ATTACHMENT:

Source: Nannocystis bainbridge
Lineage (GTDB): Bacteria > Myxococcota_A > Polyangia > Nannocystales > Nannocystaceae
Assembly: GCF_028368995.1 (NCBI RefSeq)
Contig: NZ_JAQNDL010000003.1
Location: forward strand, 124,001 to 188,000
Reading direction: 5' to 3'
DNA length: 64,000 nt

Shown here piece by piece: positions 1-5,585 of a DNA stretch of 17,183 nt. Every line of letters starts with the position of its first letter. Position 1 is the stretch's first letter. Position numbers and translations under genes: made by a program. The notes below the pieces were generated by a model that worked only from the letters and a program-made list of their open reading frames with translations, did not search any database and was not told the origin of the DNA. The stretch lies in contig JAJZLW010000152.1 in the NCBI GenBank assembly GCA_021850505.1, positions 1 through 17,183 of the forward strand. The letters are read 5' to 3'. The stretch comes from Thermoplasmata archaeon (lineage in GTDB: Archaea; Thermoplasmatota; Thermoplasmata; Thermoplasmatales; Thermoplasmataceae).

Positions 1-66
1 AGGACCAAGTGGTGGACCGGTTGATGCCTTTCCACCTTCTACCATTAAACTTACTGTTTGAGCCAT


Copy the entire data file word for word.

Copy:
Source: Nannocystis bainbridge
Lineage (GTDB): Bacteria > Myxococcota_A > Polyangia > Nannocystales > Nannocystaceae
Assembly: GCF_028368995.1 (NCBI RefSeq)
Contig: NZ_JAQNDL010000003.1
Location: forward strand, 124,001 to 188,000
Reading direction: 5' to 3'
DNA length: 64,000 nt

Shown here piece by piece: positions 1-5,585 of a DNA stretch of 17,183 nt. Every line of letters starts with the position of its first letter. Position 1 is the stretch's first letter. Position numbers and translations under genes: made by a program. The notes below the pieces were generated by a model that worked only from the letters and a program-made list of their open reading frames with translations, did not search any database and was not told the origin of the DNA. The stretch lies in contig JAJZLW010000152.1 in the NCBI GenBank assembly GCA_021850505.1, positions 1 through 17,183 of the forward strand. The letters are read 5' to 3'. The stretch comes from Thermoplasmata archaeon (lineage in GTDB: Archaea; Thermoplasmatota; Thermoplasmata; Thermoplasmatales; Thermoplasmataceae).

Positions 1-66
1 AGGACCAAGTGGTGGACCGGTTGATGCCTTTCCACCTTCTACCATTAAACTTACTGTTTGAGCCAT